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Twilight Struggle (TWS) WBC 2017 Report
Updated March 22, 2018 Icon Key
58 Players Anthony Russo 2017 Status 2018 Status History/Laurels
2017 Champion Click box for details. Click box for details.

Russo Only Undefeated Player

The Twilight Struggle tournament had strong participation again, with a total of 58 players, even though a substantial number of the regular participants didn’t make it to Seven Spring this year, including five of the former champions. The field did include previous champion Chris Byrd and a number of other players who regularly place well. As a result, competition was tough.

As usual, we employed a swiss format, with rounds continuing until only two undefeated players remained, then these two play for the championship. Many players took advantage of the option to play all five rounds of the swiss format, so a total of 66 games were played, down slightly. The tournament also drew a few newer players.

The base game of Twilight Struggle has generally been seen to favor the Russians, particularly in the first part of the game, unless adjustments are made. The tournament played with the optional cards from the Deluxe Edition. In addition, for balancing purposes, the US received 2 influence that could be added to any location that already had US influence. Players were also required to switch sides each round. This approach was well received and is largely consistent with the balancing adjustment used by in the wargameroom.com leagues and many other of the online tournaments.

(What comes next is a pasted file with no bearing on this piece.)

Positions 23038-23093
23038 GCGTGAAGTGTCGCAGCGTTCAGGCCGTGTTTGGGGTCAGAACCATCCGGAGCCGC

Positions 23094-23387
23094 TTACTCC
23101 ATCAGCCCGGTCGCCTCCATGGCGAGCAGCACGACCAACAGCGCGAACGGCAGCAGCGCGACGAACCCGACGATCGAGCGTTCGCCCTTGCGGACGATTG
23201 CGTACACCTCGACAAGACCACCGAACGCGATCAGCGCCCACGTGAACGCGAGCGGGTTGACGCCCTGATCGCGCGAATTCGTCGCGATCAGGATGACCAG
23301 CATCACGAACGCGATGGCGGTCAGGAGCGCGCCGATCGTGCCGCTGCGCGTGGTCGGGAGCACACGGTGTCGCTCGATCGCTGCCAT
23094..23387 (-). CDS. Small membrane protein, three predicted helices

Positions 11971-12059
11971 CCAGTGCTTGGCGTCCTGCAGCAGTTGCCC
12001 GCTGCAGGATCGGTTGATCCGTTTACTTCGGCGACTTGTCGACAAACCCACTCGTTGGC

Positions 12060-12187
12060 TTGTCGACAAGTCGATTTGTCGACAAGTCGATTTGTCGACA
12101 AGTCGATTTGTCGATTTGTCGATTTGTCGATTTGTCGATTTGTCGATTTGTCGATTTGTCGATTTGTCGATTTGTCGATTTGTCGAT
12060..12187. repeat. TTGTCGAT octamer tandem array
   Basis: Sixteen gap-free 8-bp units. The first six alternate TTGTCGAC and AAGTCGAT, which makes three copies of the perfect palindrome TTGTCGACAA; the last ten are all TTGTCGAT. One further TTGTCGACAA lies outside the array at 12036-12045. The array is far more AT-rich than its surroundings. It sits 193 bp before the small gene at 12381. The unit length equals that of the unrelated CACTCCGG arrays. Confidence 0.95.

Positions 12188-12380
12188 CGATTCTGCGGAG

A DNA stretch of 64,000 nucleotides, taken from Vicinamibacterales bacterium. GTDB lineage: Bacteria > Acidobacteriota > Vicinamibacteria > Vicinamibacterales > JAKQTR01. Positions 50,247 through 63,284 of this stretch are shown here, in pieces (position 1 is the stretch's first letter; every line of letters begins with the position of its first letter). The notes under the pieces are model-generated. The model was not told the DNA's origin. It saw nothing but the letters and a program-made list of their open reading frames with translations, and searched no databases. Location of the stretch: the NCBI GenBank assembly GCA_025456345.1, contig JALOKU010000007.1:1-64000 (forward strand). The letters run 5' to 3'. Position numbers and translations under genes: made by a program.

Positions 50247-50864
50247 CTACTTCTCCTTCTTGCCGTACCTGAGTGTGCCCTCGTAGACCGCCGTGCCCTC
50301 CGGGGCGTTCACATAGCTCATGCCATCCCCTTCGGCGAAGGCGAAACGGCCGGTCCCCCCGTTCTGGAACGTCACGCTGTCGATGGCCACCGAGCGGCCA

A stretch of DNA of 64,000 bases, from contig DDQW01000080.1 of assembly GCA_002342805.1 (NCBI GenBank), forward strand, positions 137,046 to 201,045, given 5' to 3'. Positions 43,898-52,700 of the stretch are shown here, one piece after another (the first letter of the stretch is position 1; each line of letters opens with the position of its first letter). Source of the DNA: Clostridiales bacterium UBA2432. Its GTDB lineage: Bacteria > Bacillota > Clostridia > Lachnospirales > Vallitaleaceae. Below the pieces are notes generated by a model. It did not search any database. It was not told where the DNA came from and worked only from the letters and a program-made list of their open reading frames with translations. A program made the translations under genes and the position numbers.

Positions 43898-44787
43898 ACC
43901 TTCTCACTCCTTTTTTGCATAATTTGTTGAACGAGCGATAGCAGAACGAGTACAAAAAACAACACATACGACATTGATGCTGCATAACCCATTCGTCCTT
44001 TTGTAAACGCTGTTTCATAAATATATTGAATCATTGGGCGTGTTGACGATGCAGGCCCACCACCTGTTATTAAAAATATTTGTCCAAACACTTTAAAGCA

Last year, the effect of the adjustments was to produce even results, with 41 for the US and 40 for the USSR with 2 ties. This year the American players outperformed the Russians with 37 American wins compared to 29 Russian victories. Among the players who finished 4-1 or better, the results were essentially even. Given the results, the adjustments used appear to produce a very balanced game and will likely be used next year.

After four rounds, only three undefeated players remained, Tony Russo, Tom Dworschak, and George Young. As a result, a random opponent from among the 3-1 players was chosen to serve as a potential eliminator. In this case, the random addition was Randy Pippus, last year’s runner up. Since he had one loss, Randy could not win the tournament, but he could give a loss to one of the undefeated players.

Randy was matched up against Tom Dworschak with Tom playing the US. Randy managed to build an early lead by leveraging military operations and the play of socialist governments to grab VPs. In the early war, this produced a 9 point lead. Tom successfully clawed some of this back, knocking the Russian edge to 4 VPs before Randy could play Middle East Scoring and push up the lead. From that point, the game was relatively even, with neither player able to move the score out of the 10-12 VP Russian lead. On the last turn, any hope the US had was dashed when Randy was able to play Wargames early in the turn and secure the win. Randy’s victory meant that the winner of the other match would be the only remaining undefeated player and thus the champion.

That match started well for the Russians. Early play of Decolonization, with all placement occurring in South East Asia, gave Tony’s Russians a solid base and source of VPs. Early scoring of Asia gave the Russians a lead they would never relinquish. The US managed to fight back in early war, taking dominance in Europe, but Destalinization allowed Tony’s Russians to push into South America.